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Home arrow Older News Archive arrow Pink Floyd Another Brick In The Wall royalties claim
Pink Floyd Another Brick In The Wall royalties claim Print E-mail
Written by Matt   
Saturday, 27 November 2004

This weekend, media across the world has reported on the royalties claim by the school children and teachers involved in the chorus of Pink Floyd's worldwide hit, "Another Brick In The Wall".

Some twenty-five years after they provided the memorable refrain of "We don't need no education", they are seeking royalties for the song. The claim is being made by a lawyer representing a number of the children, who got back in touch with each other via the website "Friends Reunited", and despite the headlines, is not seeking money from the band, but from PAMRA, the Performing Artists' Media Rights Association.

Here's the press story as circulated worldwide...

A group of former pupils at a London comprehensive school are poised to win thousands of pounds in unpaid royalties for singing on Pink Floyd's classic Another Brick In The Wall 25 years ago.

The pupils from the 1979 fourth form music class at Islington Green School secretly recorded vocals after their teacher was approached by the band's management.

Now the 23 ex-pupils are suing for overdue session musician royalties, taking advantage of the Copyright Act 1997 to claim a percentage of the money from broadcasts.

Music teacher Alun Renshaw took the 13- to 14-year-old pupils out of lessons by to the nearby Britannia Recording Studios in Islington to record - without the head's permission. With its chorus of "We don't need no education, we don't need no thought control, no dark sarcasm in the classroom - teachers leave them kids alone," the song was an anthem for teenagers. The album The Wall sold over 12 million copies.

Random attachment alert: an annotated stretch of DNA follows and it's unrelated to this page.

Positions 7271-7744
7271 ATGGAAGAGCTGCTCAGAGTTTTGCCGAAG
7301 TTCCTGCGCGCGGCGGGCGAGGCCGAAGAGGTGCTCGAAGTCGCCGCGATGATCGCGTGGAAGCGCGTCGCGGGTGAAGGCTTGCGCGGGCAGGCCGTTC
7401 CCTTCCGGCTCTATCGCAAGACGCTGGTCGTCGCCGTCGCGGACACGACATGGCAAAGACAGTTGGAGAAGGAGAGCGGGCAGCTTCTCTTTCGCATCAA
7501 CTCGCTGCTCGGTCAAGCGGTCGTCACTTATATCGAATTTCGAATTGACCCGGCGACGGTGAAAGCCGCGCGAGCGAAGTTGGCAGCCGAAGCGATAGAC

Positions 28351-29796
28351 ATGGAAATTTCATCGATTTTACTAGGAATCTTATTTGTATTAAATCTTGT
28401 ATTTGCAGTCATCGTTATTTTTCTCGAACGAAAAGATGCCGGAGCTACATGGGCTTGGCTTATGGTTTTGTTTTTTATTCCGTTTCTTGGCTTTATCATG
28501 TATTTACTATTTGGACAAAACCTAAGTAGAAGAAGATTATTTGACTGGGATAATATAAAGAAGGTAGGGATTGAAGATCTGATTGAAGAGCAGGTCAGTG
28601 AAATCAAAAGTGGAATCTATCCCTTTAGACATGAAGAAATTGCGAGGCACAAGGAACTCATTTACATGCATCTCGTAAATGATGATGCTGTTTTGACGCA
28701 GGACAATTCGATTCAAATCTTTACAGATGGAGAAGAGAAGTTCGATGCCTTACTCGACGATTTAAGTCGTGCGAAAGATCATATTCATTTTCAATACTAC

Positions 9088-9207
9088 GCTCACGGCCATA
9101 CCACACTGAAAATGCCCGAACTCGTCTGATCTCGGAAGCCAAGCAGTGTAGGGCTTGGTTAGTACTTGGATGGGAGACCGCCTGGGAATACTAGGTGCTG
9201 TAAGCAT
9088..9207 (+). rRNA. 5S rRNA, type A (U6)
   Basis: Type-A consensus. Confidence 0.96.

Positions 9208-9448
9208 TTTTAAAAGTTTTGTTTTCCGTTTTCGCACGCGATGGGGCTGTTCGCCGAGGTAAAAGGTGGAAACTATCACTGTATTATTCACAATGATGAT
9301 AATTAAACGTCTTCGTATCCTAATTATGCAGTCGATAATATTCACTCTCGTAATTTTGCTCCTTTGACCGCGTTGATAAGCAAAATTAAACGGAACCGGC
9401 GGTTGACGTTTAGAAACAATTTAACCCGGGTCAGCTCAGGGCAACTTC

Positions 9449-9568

Music royalties expert Peter Rowan said: "Some of the kids have put in a claim for royalties due to session musicians for recordings played on the radio or broadcast since 1997. We are going through the process of claiming now."

Today, Mr Renshaw, 59, revealed how he hid the song's lyrics from the head. The London Evening Standard tracked him down to his home outside Sydney, Australia, where he runs a vocational training course company. He said: "I viewed it as an interesting sociological thing and also a wonderful opportunity for the kids to work in a live recording studio.

"We had a week where we practised around the piano at school, then we recorded it at the studios. I sort of mentioned it to the headteacher, but didn't give her a piece of paper with the lyrics on it."

When the song was released the Inner London Education Authority called it "scandalous".

Headteacher Margaret Maden banned the children from appearing on Top Of The Pops or in newspapers and refused to let the band make a video of them singing it.

Mr Renshaw, who emigrated shortly after the song reached No1, said: "Afterwards I looked at the words again and realised ... well! But the parents said it was great and the children loved doing it. Margaret was very good about it. She absorbed most of the politics and I didn't get too badly told off."

Islington Green's current headmaster, Trevor Averre-Beeson, has a platinum record of the song, and the school got a cheque for £1,000. But Mr Renshaw said: "At the time we didn't think of it in terms of money, more of the experience."

Ms Maden, 62, now a professor at Keele, said: "Alun Renshaw was a seriously good if somewhat anarchic music teacher. I was only told about it after the event, which didn't please me. But on balance it was part of a very rich musical education."

Peter Thorpe, who sang on the single, told friends: "We were just taken to the studios and it was great fun. I didn't realise royalties were owed and I'm very glad to be in a position to claim them."

Our thanks to everyone who emailed us with this story, which has been reported on in a number of newspapers and websites over the last day or so. Our thanks to David Partner for supplying the newspaper scan as well.

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